What's Still Great

My Pal, Warren Buffett

He may be the classiest act we've seen.

By 4.8.11

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Sometimes the media is so funny I have to laugh out loud. Now, right now, the media drubbing of my pal, Warren Buffett, is just such a time. Mr. Buffett, the second or third richest man in the nation, is much in the news because one of his top lieutenants might possibly have done illegal insider trading. That man, David Sokol, whom I have not met, apparently bought stock in a chemical company Mr. Buffett would soon buy for his immense holding company, Berkshire Hathaway. This was apparently a clear violation of Berkshire's rules, if not a violation of federal law.

Now, commentators are after the 80-year-old wizard Buffett's scalp. They are accusing him of being soft towards his former colleague -- Mr. Sokol has resigned -- of being confused about his management style, of being a cheapskate, and of general incompetence.

Now, let me place my pitiful cards on the table. I am a VERY VERY small stockholder in Berkshire Hathaway. Mr. Buffett has bought me dinner at an extremely modest Italian restaurant in Omaha three or four times. Although he is as far removed from me in terms of wealth as can be imagined, he has treated me with respect and kindness and I consider him a friend.

But more than that, Warren Buffett is about as good a friend as an investor can have. His stock was trading at about $17 in the mid-sixties. Now, unsplit, it's about $127,000. His returns for his shareholders are about thirty some times the returns for the S&P 500 in that time period.

For this, he gets a wage of $100,000 a year, which is basically nothing in his world. He has forever taken away the financial worries of families who invested early with him and stayed with him. (That does not include me.) He has already announced that he plans to give almost all of his fortune of about $30 some billion to charity.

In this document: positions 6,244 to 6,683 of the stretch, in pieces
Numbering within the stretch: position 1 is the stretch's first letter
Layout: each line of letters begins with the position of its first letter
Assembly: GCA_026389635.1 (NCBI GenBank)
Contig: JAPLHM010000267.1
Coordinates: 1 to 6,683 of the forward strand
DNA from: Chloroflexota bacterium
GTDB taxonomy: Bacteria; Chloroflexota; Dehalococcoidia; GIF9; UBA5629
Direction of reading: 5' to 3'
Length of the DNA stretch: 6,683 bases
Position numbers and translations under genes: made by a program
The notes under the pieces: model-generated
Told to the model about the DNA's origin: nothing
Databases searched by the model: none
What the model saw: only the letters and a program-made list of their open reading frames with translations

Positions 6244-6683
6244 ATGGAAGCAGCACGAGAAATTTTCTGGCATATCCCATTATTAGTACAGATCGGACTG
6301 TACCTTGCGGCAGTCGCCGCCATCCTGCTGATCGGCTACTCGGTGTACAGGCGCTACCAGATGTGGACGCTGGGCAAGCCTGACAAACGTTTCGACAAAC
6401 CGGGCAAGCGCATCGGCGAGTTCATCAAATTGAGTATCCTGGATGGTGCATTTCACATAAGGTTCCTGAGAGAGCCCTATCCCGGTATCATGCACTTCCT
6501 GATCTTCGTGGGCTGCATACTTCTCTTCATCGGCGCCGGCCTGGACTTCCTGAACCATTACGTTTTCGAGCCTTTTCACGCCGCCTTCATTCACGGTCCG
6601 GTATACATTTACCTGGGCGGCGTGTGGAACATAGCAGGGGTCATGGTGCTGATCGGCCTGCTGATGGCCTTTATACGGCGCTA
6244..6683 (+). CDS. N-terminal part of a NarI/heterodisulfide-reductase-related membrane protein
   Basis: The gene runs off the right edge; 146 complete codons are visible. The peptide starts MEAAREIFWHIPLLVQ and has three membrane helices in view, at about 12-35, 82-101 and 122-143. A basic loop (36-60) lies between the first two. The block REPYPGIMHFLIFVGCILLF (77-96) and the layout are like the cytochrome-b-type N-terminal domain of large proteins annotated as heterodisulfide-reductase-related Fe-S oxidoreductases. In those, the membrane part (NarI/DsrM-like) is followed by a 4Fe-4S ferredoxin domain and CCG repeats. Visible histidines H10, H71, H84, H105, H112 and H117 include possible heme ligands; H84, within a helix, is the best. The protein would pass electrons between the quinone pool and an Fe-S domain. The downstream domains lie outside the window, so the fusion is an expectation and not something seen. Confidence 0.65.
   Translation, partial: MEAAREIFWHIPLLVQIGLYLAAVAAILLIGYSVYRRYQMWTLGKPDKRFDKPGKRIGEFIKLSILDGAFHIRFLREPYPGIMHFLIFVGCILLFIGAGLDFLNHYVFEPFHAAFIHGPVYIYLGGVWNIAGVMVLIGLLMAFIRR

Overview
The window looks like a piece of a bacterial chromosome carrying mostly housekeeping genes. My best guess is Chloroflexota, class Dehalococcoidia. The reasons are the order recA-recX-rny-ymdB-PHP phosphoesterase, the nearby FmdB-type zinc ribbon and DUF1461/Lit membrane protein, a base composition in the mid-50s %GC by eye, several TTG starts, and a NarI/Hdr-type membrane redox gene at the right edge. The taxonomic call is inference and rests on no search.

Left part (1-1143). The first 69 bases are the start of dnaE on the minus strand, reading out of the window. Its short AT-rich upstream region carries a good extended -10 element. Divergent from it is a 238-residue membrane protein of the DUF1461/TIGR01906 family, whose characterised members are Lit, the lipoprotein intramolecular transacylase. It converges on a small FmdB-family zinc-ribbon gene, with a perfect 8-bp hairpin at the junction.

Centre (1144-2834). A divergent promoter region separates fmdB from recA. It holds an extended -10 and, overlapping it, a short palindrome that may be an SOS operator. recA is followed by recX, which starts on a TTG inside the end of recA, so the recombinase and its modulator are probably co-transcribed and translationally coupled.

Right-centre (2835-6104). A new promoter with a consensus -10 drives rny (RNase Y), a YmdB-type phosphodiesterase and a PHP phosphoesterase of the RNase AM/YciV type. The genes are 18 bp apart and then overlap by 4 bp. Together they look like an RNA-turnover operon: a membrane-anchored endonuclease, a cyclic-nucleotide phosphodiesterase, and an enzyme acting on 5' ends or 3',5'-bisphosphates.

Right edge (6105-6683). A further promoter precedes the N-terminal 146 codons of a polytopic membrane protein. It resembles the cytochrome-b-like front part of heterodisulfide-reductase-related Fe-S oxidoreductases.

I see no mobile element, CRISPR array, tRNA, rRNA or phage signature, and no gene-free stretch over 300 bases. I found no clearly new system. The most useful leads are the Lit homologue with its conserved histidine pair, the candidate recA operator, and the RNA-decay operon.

He has never been accused of a crime, as far as I know, and finance is my beat. People think I'm smart or at least fairly smart. Mr. Buffett is smarter and more alert at 80 than I was at 18.

Obviously, someone close to him did something questionable. It is possible that, in hindsight, Mr. Buffett might have done things a bit differently -- or maybe not. But the whole world of capitalism is blessed to have this man -- who started his working career as a newspaper delivery boy and golf caddy --basically giving us his incredibly valuable time and brilliance for free. In a world of charlatans and chiselers in the CEO suite, Warren Buffett may be the classiest act we've ever seen. I wish more of the stocks I own were run by people like him -- but there is no one like him.

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About the Author

Ben Stein is a writer, actor, economist, and lawyer living in Beverly Hills and Malibu. He writes "Ben Stein's Diary" for every issue of The American Spectator.